It's 2018, Time To Write.
by Krista Vernoff
You can’t decide today that you are going to write every day this year. You have to decide today that you are going to write today. And then decide again tomorrow.
Life feeds on itself.
If you eat sugar, you crave more sugar. If you eat apples, you begin to crave apples.
If you sit in bed and stare at the ceiling, immobile and terrified by life, you crave more of the same.
If you force yourself out of bed, and take a walk in the hills with a friend and talk about the dark thoughts, you feel better, and you begin to crave more of the same.
If you want to be a writer, but you never write, because self-pitying thoughts run on a loop inside your head telling you why you can’t, you crave and create more of the same.
If you get up out of that figurative bed, and force pen to page or fingers to keys…believe it or not you will begin to crave more of the same.
In 12 step rooms, you’ll hear this described as “contrary action.” You take the action contrary to the craving you’re having and eventually you have tricked your mind and body into craving something new. It works like this: you want a to drink a whole bottle of wine and wash down some pills and self loathing with it, but instead, you call someone and admit what you’re thinking and then go sit in a room and share it with a bunch of strangers who are all human and in pain just like you, and then maybe you take a walk and you call a sponsor and your sponsor reminds you to reach out to someone worse off than you and ask how they’re doing and you do that and suddenly you’ve made it through another 24 hours without that bottle of wine and you even forgot for a few hours to hate yourself because you were busy helping someone else and…eventually, you crave and create more of the same.
Contrary action takes conscious effort. It takes willingness. And in my experience, it is best when combined with the idea of small steps. AKA one foot in front of the other. AKA One Day at a Time.
In my experience, this is why diets and new years resolutions are self defeating for so many of us. Because you can’t decide today that you are going to write every day this year. You have to decide today that you are going to write today. And then decide again tomorrow. Your mind can’t wrap itself around “every day for a year.” It can’t wrap itself around “This year I’m going to write a whole screenplay!” Much like, “I’m never going to drink again,” that mountain feels insurmountable. It looks good until 5pm when someone pulls out a bottle of wine and you think, “Maybe I’ll scale that mountain tomorrow” and the tomorrows add up to years at the bottom of a bottle with no sunshine and no fresh air and no hope. So we climb the mountain a step at a time. A day at a time. We don’t reach the peak overnight and we don’t want to. We want another day in the sun. We want today in the sun. And the days in the sun add up and suddenly we’re so much further up that mountain than we ever imagined we could climb and the view is breathtaking.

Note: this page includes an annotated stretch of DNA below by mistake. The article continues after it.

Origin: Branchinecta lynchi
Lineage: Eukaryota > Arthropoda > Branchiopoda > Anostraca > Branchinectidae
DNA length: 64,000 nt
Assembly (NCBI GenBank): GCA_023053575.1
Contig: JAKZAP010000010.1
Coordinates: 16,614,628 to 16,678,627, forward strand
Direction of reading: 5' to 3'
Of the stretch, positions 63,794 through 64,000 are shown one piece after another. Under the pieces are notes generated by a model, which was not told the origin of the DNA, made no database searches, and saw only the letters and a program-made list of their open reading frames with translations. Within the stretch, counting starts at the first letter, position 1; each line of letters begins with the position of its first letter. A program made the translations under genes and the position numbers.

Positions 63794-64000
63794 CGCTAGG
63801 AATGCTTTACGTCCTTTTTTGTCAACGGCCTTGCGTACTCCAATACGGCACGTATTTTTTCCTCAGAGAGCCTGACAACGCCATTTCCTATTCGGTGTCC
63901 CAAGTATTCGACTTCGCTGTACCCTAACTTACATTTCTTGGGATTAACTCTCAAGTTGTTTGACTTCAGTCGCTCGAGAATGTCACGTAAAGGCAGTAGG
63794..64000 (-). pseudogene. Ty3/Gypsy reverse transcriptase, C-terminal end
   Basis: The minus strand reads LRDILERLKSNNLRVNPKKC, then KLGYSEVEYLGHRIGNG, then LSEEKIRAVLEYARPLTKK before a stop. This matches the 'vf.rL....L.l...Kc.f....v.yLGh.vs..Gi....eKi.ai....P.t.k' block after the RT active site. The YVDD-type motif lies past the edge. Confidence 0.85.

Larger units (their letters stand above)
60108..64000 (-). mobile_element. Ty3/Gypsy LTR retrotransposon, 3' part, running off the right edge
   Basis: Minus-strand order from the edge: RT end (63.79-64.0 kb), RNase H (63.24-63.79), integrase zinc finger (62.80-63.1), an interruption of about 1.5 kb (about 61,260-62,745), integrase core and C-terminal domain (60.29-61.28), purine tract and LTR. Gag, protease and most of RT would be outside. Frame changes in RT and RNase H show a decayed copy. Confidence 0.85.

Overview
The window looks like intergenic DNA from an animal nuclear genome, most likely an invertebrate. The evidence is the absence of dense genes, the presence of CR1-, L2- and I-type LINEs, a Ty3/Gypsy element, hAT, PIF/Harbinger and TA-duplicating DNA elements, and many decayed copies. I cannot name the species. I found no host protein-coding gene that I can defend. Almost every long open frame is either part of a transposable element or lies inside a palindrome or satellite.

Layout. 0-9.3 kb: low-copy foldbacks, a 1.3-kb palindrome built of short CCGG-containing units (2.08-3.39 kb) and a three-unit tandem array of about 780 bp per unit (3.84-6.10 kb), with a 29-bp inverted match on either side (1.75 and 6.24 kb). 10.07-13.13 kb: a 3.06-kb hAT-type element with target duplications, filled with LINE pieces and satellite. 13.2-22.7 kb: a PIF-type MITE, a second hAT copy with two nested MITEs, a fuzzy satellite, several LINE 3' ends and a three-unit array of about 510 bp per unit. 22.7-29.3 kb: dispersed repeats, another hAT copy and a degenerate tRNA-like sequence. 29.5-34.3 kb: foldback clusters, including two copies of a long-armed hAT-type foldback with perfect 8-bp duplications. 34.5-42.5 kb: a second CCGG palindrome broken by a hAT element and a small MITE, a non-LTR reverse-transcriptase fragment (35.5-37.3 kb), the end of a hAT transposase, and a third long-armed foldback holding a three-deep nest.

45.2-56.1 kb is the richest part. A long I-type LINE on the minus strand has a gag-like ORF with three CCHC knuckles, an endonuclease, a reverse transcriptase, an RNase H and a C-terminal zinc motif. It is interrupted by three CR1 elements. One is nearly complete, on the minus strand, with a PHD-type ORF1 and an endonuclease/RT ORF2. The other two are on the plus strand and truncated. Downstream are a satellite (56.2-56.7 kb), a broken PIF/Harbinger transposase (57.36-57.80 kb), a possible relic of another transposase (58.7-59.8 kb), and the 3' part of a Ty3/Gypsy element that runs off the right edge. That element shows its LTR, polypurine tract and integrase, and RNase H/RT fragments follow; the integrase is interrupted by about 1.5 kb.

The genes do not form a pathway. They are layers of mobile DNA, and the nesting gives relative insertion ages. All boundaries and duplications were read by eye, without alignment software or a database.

Writing is like that. Small writing sessions eventually add up to something big. You take it in small bites and it feeds on itself. You begin to crave it. And that craving starts with sitting down today and putting pen to paper.
If you need a little prompting, here’s the exercise I learned in the first writing class I ever took.* I still practice it today.
You don’t need a computer, you don’t need an idea, you don’t need a novel or a screenplay at the end of your writing today. You need a pen and some paper. Set a timer for ten minutes. Think about a time in your life when you felt lost or maybe when you felt found. Start with the words, “I remember,” and start moving the pen. Any time you’re tempted to stop the pen, return to the words, “I remember” and keep writing. Write for the whole ten minutes, without stopping or going back to correct anything. And watch while your body fills up with something utterly contrary to self pity and stagnation. Maybe it’s possibility. Maybe it’s hope. Maybe it’s relief. Maybe it’s the sadness or the anger that’s been hiding under the self pity. Whatever it is, it’s a start.
You don’t have to show it to anyone. You can toss it in the trash. Or you can play with it. Maybe there’s a sentence worth building on. Maybe you accidentally wrote a poem or the beginnings of a song. Maybe there’s an image or a couplet that will make it into the movie you will eventually write. Doesn’t matter. What matters is you did it. You put words on paper. You told your story.
Now get up. Take a walk. Eat an apple. Call a friend. Breathe the air. Maybe check out a twelve step meeting if this article has you thinking you could use one.
Or…if you’re craving it, write more. If you’re not, grab hold of your willingness and try this exercise again tomorrow. I’ll be over here, doing it with you.
Life feeds on itself.
Happy New Year. It’s time to write.
*This exercise was inspired by the wonderful “Writing Down the Bones” by Natalie Goldberg. For further inspiration and writing prompts, I highly recommend it, as well as “Bird by Bird” by Anne LaMott.